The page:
Several speakers at the conference also pointed out that China is no longer just a hotbed of manufacturing; rather it is also now challenging the West as an innovator. “We're seeing massive innovation in clean technology,” said Nicholas Parker, Executive Chairman of Cleantech.
One sector where China has clearly roughed up the West is solar. A rampant push by Chinese manufacturers like Yingli, have pushed down the cost and price of solar to a point that has dampened investor enthusiasm.
As Cleantech Capital CEO Paul Kloppenborg bluntly stated: “I don't think that is a very good idea to invest money in, simply because the production game, the scaling of production that started in the West, has in two-and-a-half years been located now in China.” Noting that China accounts for 40% of the world's solar module and cell production, and that manufacturing costs are “a fraction” of the West's, Kloppenborg declared: “Game over.”
Not only are Chinese manufacturers benefiting from government subsidies and low cost labour, but they are also astutely improving manufacturing efficiencies and technologies — having learned initially from partnerships with Western companies like Q-Cells.
“It's not a surprise that the line which churns out one and a half as time many widgets sits in China,” said Robert Markus Feldmann, Managing Director of Deloitte's Clean Tech Europe Practice. “The next Chinese manufacturer which opens up his factory will have yet again the newest line and will then compete against the other Chinese.”
And contrary to popular myth, the Chinese are turning out quality, noted Felix von Schubert, a Partner with London based VC firm Zouk Ventures. “One would think that quality brand names must be somewhere in North East Germany. But actually most of the banks say that if we don't use Yingli, from China, they're not going to invest.”
The Chinese price pressure, and the move to quality, benefits the consumer. Citing figures from Germany's Fraunhofer Institute, von Schubert noted that if pricing trends continue and if Germany cuts feed-in-tariffs as proposed, then market-driven solar costs next year in Germany will reach grid parity.
(As this story was going to press this summer, however, Germany's upper house, the Bundesrat, recommended smaller FiT cuts than the 16% approved by parliament's lower house the Bundestag, casting doubt on the likelihood of grid parity by 2011).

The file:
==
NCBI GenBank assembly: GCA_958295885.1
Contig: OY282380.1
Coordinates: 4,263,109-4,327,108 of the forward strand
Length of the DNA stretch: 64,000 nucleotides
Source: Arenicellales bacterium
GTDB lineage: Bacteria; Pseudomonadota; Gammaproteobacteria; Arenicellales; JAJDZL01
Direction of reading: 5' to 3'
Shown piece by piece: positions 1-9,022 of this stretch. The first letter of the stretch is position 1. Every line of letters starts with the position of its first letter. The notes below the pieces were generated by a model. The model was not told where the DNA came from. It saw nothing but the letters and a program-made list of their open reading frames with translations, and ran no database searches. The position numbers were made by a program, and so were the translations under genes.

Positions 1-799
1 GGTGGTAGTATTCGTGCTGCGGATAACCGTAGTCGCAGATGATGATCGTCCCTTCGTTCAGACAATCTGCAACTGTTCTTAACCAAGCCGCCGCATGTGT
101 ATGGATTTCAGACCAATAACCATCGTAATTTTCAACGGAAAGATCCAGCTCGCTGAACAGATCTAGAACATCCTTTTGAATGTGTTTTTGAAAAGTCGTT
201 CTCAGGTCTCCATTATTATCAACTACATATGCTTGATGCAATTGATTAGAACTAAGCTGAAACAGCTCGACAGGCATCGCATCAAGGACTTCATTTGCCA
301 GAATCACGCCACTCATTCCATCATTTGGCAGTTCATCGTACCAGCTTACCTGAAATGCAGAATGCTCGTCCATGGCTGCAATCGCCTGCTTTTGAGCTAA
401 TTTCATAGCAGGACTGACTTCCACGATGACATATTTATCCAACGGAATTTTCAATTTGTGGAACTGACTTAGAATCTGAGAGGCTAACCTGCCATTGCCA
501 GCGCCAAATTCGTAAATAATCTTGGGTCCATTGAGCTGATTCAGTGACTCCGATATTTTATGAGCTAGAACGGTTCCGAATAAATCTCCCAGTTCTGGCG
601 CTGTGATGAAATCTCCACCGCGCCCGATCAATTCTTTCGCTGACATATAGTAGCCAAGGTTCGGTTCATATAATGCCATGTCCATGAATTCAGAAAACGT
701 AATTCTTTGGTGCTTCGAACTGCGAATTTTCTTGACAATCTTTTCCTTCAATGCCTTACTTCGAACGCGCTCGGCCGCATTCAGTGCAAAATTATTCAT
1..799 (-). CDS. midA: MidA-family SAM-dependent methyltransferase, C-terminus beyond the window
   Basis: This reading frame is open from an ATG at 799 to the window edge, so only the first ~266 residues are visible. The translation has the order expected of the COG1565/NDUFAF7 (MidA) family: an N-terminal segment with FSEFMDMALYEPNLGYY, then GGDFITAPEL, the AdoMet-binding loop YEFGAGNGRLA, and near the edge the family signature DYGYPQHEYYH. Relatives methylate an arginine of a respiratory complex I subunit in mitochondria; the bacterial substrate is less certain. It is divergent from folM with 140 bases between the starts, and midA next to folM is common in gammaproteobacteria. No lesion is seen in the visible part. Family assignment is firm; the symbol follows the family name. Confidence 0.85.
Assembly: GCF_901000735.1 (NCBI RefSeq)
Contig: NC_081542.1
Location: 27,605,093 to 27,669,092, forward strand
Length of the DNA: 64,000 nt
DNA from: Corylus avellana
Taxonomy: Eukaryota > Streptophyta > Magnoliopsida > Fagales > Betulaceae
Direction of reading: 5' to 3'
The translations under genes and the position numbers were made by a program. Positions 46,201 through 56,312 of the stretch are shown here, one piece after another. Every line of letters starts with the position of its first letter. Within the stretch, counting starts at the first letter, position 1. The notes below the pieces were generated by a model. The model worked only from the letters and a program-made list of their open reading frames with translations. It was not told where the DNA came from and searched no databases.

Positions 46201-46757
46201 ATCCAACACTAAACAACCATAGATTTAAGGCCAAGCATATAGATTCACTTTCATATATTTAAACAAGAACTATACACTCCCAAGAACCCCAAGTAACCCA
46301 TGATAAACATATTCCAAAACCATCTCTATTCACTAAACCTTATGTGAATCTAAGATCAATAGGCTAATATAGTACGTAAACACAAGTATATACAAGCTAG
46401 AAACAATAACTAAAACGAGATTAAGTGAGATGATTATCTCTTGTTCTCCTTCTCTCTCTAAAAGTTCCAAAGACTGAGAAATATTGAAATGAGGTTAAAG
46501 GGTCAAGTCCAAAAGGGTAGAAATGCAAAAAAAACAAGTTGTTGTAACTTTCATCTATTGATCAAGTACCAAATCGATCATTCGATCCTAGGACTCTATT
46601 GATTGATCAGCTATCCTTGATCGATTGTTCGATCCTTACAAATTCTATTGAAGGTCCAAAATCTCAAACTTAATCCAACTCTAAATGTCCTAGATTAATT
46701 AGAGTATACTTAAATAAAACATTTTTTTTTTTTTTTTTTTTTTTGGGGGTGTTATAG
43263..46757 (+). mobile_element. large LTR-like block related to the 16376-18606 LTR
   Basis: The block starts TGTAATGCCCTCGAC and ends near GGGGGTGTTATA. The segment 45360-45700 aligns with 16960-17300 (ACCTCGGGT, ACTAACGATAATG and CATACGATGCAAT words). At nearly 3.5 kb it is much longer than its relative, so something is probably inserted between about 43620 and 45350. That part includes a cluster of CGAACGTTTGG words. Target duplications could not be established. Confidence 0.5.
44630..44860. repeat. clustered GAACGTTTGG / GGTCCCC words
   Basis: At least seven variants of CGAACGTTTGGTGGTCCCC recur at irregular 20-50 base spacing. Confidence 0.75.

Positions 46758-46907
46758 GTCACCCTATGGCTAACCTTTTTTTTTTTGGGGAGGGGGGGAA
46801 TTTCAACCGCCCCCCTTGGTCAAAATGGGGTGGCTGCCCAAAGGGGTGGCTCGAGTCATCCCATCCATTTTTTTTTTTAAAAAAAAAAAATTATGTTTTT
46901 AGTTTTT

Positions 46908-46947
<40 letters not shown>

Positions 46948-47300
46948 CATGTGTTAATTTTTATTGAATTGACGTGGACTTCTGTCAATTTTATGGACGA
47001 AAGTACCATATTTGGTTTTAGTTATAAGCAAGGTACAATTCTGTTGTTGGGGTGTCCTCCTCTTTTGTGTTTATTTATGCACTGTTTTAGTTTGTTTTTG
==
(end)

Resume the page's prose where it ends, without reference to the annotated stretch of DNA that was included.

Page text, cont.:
From panels to projects
With the pricing upheaval, venture capitalists have soured on module makers. But Deloitte's Feldmann noted that other links in the solar value chain, like project development, installers and retailers make potentially good investment targets. He likened the solar industry to consumer electronics, noting: “‘Best buy’ is still around 30 years down the road after we invented the computer and the television set, so in solar, the best one will also still be around in 20 or 30 years.”
One company that invests in project development is Spanish banking giant Banco Santander. Ricardo Diaz Gonzalez, the bank's Executive Director of Asset and Capital Structuring noted that global economic turmoil has changed Santander's approach so that it no longer finances projects on its own. “All deals now, or most of them in the market, are with a club deal structure, meaning three, four, or five banks put together the financing. No one is willing to take the syndication risk,” he said.
Solar to Africa
Meanwhile, if China is having one positive effect of driving the solar industry closer to grid parity, it's also having another in that it, more than any other country, is starting to bring clean power to Africa, according to several speakers.
Picking up on the cliché of Africa as a ‘forgotten continent,’ Cleantech Executive Chairman Parker noted: “It's certainly not forgotten in China. China is now the largest foreign direct investor in Africa, and it's pouring billions of dollars into things that are often related to cleantech.”
Parker implored Western investors to seize African opportunities. Speaking to a room full of primarily Europeans and North Americans, he noted: “Most of us don't see Africa as an opportunity. We're leaving that to our Asian friends to take advantage of. So that's a question mark decision point here for us.” He also said South Korea holds good investment potential for clean technology backers.
This article first appeared in Renewable Energy Focus, Volume 11, Issue 4, July-August 2010.